'I'm All In on Gold'

Recently, legendary gold investor John Doody sent an e-mail to the Stansberry Research editorial team about how he was going "all in" on gold.

He's not the only one bullish on gold. All week, I've heard from readers telling me gold makes up a significant portion of their portfolios.

In turbulent times like these, we want to entrust our capital to an asset meant to protect against the chaos. And longtime readers know gold is one of my favorite forms of protection.

That's why I hope you didn't miss the video conference last Monday when John and his business partner Garrett Goggin joined Stansberry Research publisher Brett Aitken for a "Gold Rally Kickoff Call."

John thinks we're going to see "probably the biggest gold stock bull market of my entire lifetime... In fact, I think gold is going to $3,000 an ounce."

During the call, John explained...

  • Why this is the time to own gold
  • The best way to buy gold now
  • How John and Garrett generated 923% gains for readers from 2001 to 2019

Even if you already own some gold, you need to hear what John has to say. If you didn't watch Monday, you can still view the recording. For all the details, including how John's system gives you the best chance of succeeding in the gold market, click here.

Now on to this week's Q&A...

Q: Does the same no penalty rule apply to IRAs? I just moved my money into an IRA. – K.S.

A: The Coronavirus Aid, Relief, and Economic Security ("CARES") Act is waiving penalties for coronavirus-related early withdrawals from IRAs. As with a 401(k), an early IRA withdrawal incurs a 10% penalty. Now, according to the CARES Act, you can withdraw money from your IRA without paying the 10%. But again, this is only for coronavirus-related distributions.

Q: I just read your email regarding this disease. In it you said it is possible for a person to have a very mild dose that could appear to be allergies or a raw dry throat. For almost a month I have been sneezing several times a day and coughing, with what seems like a dry throat not a cold. I can hold my breath for more than thirty seconds. If it was COVID-19, could it stay with me for more than a month without me showing any of the other symptoms? – J.G.

A: First, we need to remind folks that holding your breath is not a test for COVID-19. We debunked that myth in our issue here.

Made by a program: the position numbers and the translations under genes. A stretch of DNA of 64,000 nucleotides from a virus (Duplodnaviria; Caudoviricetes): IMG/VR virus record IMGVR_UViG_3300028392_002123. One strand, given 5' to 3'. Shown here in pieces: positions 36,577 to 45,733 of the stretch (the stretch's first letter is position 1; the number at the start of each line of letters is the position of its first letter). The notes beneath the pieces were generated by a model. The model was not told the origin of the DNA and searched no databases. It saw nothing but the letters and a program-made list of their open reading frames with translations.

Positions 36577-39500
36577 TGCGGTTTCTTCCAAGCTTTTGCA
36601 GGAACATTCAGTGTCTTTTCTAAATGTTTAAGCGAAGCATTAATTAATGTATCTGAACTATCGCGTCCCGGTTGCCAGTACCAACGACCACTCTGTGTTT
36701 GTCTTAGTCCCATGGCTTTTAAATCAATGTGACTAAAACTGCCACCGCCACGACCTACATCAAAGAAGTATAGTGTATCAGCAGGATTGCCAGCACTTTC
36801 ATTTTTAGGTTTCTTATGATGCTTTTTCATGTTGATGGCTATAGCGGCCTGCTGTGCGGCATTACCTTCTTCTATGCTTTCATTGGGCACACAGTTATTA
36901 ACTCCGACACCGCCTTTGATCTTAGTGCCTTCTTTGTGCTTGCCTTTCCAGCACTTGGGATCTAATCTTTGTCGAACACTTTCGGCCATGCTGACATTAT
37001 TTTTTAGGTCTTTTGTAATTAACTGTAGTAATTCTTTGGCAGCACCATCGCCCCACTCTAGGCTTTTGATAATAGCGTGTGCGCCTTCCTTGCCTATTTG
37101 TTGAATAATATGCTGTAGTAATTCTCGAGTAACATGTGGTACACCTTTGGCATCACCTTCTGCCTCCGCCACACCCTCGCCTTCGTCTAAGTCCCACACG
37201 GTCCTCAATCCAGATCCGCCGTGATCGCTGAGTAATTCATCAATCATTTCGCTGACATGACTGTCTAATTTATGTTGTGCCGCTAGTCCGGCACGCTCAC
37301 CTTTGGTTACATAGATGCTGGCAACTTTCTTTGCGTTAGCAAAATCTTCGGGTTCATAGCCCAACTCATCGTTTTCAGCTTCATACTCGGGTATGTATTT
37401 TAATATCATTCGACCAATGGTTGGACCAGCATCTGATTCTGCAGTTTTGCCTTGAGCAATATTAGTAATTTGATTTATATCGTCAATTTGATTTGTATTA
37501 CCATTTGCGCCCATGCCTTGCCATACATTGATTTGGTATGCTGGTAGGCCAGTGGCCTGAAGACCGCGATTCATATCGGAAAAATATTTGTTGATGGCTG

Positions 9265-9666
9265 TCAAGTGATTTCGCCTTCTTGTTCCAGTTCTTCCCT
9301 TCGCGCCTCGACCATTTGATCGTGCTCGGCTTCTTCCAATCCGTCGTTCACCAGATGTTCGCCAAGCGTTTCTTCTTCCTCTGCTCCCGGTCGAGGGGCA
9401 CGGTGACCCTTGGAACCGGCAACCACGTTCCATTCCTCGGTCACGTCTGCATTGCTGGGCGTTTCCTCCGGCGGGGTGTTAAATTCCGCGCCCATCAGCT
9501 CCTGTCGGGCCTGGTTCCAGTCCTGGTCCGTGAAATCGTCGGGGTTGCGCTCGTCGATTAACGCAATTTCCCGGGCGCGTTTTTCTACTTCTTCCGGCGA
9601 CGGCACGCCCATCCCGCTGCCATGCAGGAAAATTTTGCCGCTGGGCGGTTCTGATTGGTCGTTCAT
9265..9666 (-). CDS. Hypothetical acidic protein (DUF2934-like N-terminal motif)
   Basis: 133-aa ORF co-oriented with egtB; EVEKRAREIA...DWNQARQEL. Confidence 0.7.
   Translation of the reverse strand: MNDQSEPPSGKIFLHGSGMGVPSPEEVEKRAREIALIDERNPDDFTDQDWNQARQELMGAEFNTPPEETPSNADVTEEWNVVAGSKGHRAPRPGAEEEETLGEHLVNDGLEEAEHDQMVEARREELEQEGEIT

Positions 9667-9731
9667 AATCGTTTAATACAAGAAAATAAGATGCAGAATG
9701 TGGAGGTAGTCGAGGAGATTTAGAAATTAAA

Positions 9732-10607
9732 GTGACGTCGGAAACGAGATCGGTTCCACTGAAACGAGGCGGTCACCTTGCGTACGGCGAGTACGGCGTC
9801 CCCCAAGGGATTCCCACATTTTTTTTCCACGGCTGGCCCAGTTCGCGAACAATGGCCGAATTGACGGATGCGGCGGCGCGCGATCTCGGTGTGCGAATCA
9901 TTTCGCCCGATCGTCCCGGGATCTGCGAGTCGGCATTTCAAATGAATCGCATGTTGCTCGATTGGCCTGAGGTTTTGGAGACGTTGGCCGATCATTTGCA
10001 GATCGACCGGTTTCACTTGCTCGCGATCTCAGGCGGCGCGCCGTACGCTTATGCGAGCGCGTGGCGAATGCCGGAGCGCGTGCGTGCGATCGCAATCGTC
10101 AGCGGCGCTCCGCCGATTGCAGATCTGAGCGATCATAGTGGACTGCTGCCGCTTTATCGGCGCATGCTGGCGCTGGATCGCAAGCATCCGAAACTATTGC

As for how long symptoms may last, we don't have a definite answer on that. The World Health Organization's director stated that folks with mild forms of the disease usually recover in about two weeks and those with severe cases may take three to six weeks. But we've also seen case reports of people having symptoms for much longer – but these are usually folks who have fever, coughing, and shortness of breath.

We also know for respiratory illnesses, it's not uncommon for a cough to linger for weeks – sometimes a month or two – after you're recovered.

We can't diagnose folks, but if your symptoms bother you, we recommend calling your doctor. Video visits are a great option, and they'll be able to look at your history and ask you some more diagnostic questions to see what's going on. We hope you feel better soon!

Q: After reading this week's bulletin it struck me that if someone shows a false negative and isn't really exhibiting any symptoms like coughing and sneezing, are they really that likely to transmit the virus to someone else if it is transmitted usually through aerosol particles? – P.K.

A: The unsettling answer here is yes. That's because we produce respiratory droplets anytime we clear our throat or talk. One powerful example of how this works is a choir rehearsal of about 60 people in Mount Vernon, Washington in early March. Although the participants felt fine and followed all the precautions at the time, 45 of them later fell ill from COVID-19. Two died. Researchers blame the singing in an enclosed space – you're still sending out respiratory droplets.

We are starting to see that "asymptomatic" people are actually just presymptomatic. In other words, they're infected but haven't started to show any signs yet. And they're most contagious before showing symptoms. Researchers are still trying to figure out how and why they're so contagious without symptoms, but it's a good reminder to keep washing your hands, don't touch your face, and wear a mask when you're around other people.

Keep your questions, suggestions, and comments coming our way... [email protected].

What We're Reading...

Here's to our health, wealth, and a great retirement,

Dr. David Eifrig and the Health & Wealth Bulletin Research Team
May 1, 2020